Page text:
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NASUWT reveals pupil funding gap

Welsh pupils ‘shortchanged’: NASUWT

FOLLOWING the Welsh Party Political Conferences, where delegates were asked by the NASUWT to estimate the per-pupil funding gap between schools in Wales and England, the NASUWT can reveal that in 2014 the gap, on average, stood at £843.

Chris Keates, General Secretary of the NASUWT, the largest teachers’ union in Wales, said:

“In 2010, the per-pupil funding gap stood at £604 before the Welsh Government stopped publishing this data, because comparison with England had become too difficult due the emerging academies and free schools programme.

“However, the NASUWT has interrogated the 2014 school funding data that is available in both England and Wales and has established that, on average, the per-pupil funding gap had increased to £843.

“This represents an underinvestment in schools to the tune of £380m.

“If just half of this money had been put into schools, some 4,400 additional teachers, or a combination of teachers and support staff, could have been employed.

“Instead, 776 teaching posts have been cut across schools in Wales since 2010.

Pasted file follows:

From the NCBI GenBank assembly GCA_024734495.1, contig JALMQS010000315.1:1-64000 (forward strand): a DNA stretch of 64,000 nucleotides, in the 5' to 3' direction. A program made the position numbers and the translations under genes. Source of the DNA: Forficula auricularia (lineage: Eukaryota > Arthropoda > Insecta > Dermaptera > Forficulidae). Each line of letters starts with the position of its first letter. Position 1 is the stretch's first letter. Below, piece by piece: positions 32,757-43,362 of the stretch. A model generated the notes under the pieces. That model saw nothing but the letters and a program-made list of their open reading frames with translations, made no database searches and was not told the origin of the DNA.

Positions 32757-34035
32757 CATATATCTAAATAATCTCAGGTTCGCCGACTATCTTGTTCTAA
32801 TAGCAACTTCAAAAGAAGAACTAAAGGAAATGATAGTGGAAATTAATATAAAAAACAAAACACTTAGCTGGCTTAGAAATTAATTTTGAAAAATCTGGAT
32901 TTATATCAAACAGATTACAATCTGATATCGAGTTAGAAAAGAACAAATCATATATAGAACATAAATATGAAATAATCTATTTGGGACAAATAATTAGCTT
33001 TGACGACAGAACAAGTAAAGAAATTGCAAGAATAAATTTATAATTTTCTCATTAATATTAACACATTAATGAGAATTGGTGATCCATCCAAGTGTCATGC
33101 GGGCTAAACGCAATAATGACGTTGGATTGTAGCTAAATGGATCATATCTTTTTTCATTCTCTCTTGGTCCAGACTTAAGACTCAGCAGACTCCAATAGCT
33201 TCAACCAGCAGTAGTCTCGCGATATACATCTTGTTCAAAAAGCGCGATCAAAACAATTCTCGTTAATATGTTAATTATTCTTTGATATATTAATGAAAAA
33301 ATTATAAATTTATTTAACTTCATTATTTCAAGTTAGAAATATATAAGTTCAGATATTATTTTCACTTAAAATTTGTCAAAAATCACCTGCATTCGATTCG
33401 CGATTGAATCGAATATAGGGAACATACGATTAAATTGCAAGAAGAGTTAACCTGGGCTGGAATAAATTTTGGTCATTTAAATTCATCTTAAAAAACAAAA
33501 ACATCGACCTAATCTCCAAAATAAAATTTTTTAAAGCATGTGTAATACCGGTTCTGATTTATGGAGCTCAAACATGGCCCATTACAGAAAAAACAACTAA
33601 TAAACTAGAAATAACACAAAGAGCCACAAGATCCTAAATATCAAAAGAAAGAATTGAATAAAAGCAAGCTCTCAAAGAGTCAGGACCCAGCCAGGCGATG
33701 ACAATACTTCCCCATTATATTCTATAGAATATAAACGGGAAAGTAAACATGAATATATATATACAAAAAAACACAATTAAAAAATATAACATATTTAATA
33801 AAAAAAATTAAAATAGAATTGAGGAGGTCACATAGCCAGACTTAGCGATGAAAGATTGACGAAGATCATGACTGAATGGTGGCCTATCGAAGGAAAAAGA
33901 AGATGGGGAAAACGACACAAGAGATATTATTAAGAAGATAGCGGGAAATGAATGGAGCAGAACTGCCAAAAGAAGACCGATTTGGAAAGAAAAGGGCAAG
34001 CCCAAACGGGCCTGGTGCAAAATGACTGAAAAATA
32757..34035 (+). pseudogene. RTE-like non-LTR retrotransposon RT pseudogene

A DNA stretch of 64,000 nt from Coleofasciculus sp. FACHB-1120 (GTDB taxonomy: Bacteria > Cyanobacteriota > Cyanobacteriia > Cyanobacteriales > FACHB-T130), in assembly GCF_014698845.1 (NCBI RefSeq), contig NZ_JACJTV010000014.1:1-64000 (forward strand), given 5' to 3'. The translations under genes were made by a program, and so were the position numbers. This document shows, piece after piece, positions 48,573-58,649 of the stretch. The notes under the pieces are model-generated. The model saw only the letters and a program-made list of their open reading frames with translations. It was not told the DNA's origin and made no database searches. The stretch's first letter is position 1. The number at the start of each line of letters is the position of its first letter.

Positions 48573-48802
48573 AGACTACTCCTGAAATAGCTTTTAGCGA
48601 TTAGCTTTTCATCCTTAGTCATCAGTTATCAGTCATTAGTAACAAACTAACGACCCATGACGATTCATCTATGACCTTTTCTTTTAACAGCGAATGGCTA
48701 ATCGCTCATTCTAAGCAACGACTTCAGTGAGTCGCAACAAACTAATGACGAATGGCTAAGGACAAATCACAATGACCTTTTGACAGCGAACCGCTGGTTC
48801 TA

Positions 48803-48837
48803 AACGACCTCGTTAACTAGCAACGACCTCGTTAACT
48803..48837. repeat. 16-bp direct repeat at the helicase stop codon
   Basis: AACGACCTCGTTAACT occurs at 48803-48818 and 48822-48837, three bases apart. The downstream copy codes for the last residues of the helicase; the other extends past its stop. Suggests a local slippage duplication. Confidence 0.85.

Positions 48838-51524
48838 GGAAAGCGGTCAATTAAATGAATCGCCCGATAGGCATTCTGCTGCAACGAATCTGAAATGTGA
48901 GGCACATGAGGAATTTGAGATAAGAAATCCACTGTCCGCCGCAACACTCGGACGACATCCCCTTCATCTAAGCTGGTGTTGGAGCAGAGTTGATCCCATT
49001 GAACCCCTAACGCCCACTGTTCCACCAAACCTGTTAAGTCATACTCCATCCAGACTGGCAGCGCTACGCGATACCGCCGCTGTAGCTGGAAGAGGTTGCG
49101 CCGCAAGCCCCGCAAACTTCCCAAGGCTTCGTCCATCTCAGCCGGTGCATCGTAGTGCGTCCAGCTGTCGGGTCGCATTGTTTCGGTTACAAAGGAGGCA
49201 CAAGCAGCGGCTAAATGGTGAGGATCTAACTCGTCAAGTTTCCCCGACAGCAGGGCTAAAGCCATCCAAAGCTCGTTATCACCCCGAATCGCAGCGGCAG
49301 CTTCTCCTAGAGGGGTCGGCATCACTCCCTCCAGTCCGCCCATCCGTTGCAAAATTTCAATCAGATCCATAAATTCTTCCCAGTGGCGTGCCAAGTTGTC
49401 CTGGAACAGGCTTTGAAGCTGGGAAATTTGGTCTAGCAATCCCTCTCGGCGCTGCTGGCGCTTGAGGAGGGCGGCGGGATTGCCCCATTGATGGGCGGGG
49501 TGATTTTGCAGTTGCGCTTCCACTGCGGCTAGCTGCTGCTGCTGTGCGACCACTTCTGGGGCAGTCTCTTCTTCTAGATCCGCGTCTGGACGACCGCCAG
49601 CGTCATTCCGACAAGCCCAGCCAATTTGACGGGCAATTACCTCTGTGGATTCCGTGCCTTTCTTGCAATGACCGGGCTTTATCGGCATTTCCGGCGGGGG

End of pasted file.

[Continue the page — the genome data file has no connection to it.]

“The immediate challenge for the next Welsh Government will be to address the years of underinvestment that have blighted the education system and caused untold misery to those teachers and support staff who have either seen their workload increase or have lost jobs through redundancy.

“If the ambition for the New Curriculum for pupils and the New Deal for the continuing professional development of education practitioners in Wales is to be realised, then this challenge on school funding must be addressed as a matter of priority.”

Rex Phillips, NASUWT National Official for Wales, said: “On average delegates across the Political Party Conference estimated the per-pupil funding gap to stand at £1,274.

“Although significantly higher than the £843 identified through our research, the delegates figure presents an uncannily accurate reflection of the per-pupil funding gap between our maintained schools in Wales and the academies in England that stood at £1,287 in 2014.

“Pupils in Wales have been shortchanged for far too long, too many subjects have been abandoned, and too many teachers have lost their livelihoods as a result.

“The challenge facing the next administration at the Senned is to make sure that the ‘Welsh Way’ will be to concentrate on ensuring that the years of underfunding of our schools in Wales is brought to an end, so that our pupils can be provided with the best life-chances.”